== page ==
ClC-1 Chloride channel: Inputs on the structure–function relationship of myotonia congenita-causing mutations
Brenes García, Oscar Gerardo
Morales Montero, Fernando
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Myotonia congenita is a hereditary muscle disease mainly characterized by muscle hyperexcitability, which leads to a sustained burst of discharges that correlates with the magnitude and duration of involuntary aftercontractions, muscle stiffness, and hypertrophy. Mutations in the chloride voltage-gated channel 1 (CLCN1) gene that encodes the skeletal muscle chloride channel (ClC-1) are responsible for this disease, which is commonly known as myotonic chloride channelopathy. The biophysical properties of the mutated channel have been explored and analyzed through in vitro approaches, providing important clues to the general function/dysfunction of the wild-type and mutated channels. After an exhaustive search for CLCN1 mutations, we report in this review more than 350 different mutations identified in the literature. We start discussing the physiological role of the ClC-1 channel in skeletal muscle functioning. Then, using the reported functional effects of the naturally occurring mutations, we describe the biophysical and structural characteristics of the ClC-1 channel to update the knowledge of the function of each of the ClC-1 helices, and finally, we attempt to point out some patterns regarding the effects of mutations in the different helices and loops of the protein.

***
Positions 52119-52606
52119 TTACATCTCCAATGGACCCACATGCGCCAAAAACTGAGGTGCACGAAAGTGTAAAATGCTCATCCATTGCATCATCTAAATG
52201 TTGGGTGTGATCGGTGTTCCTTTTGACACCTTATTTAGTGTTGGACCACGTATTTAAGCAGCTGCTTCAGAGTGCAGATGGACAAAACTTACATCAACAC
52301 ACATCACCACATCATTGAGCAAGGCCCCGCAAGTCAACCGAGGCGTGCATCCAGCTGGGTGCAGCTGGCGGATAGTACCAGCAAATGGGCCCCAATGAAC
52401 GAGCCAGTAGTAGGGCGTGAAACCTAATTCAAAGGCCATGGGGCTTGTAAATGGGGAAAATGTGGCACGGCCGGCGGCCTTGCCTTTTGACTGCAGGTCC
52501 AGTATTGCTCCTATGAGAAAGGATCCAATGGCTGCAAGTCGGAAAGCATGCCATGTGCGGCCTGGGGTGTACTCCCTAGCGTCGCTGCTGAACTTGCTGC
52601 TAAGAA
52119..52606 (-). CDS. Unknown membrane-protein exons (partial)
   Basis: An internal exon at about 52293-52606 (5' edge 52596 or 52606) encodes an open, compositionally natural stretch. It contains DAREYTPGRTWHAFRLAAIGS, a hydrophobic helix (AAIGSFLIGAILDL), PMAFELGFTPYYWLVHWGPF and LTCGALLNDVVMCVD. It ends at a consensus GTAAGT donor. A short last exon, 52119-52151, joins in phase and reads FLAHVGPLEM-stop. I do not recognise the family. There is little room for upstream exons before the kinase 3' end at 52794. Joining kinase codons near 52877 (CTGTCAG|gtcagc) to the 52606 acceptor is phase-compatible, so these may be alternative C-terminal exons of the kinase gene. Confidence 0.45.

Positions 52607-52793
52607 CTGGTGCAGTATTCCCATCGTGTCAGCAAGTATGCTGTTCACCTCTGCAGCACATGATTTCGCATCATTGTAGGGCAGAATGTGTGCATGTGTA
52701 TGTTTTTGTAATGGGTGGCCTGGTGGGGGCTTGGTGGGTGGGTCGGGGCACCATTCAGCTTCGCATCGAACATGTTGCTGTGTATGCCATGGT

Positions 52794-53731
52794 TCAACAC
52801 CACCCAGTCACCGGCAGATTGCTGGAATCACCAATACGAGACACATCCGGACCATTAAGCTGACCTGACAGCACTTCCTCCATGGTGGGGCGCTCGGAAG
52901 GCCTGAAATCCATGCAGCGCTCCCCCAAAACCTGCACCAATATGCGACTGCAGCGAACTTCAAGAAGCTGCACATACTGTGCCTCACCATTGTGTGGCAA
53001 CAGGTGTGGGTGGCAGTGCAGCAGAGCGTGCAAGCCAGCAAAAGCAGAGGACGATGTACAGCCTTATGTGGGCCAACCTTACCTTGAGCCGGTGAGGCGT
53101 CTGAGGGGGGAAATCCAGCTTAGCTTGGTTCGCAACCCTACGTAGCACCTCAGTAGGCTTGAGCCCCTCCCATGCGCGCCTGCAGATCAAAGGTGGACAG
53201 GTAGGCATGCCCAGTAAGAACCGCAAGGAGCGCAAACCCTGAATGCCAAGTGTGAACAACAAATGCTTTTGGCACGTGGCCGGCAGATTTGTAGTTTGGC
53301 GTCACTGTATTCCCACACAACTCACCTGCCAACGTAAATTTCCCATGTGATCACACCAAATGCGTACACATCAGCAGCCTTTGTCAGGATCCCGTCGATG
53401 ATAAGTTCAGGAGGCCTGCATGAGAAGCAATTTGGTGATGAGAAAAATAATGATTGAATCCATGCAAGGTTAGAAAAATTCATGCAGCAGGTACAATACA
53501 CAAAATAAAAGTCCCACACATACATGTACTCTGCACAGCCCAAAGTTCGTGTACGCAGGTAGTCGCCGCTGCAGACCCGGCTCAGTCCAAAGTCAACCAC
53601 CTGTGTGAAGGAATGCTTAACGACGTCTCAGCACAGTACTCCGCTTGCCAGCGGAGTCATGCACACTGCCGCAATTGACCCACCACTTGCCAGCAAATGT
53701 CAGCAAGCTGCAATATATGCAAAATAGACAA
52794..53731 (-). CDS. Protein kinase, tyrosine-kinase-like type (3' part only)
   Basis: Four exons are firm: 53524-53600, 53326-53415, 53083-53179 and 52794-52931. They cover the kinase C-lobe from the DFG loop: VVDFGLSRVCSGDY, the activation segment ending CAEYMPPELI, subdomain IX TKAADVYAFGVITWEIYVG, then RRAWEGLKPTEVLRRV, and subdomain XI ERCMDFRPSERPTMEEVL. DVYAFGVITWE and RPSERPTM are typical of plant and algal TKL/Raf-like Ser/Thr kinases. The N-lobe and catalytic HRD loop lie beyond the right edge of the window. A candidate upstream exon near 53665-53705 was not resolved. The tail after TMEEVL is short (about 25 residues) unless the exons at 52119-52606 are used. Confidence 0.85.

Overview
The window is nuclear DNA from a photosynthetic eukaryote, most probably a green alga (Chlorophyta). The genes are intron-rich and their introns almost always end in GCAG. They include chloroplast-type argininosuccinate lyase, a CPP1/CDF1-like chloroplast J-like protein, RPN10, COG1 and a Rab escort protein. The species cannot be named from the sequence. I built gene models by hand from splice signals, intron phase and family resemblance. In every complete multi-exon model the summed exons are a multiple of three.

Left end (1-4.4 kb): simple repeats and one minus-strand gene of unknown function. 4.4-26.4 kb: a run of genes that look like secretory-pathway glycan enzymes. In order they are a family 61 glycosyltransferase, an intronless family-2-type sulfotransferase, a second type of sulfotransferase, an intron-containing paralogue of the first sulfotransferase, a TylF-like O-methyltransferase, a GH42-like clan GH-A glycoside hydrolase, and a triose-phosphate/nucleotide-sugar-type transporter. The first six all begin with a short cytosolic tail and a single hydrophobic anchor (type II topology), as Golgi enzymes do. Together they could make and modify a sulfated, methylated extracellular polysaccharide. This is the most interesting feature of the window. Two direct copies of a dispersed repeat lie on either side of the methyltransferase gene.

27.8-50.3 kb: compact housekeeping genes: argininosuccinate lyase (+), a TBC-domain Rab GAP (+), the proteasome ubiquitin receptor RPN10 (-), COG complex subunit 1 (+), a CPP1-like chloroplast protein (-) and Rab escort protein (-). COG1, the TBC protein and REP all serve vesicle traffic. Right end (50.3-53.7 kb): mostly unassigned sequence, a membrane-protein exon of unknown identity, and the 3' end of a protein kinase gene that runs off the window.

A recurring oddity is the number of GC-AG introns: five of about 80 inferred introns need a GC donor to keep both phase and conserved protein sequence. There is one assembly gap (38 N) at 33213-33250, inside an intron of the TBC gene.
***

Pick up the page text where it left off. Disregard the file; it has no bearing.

External link to the item10.3390/biomedicines11102622
- Microbiología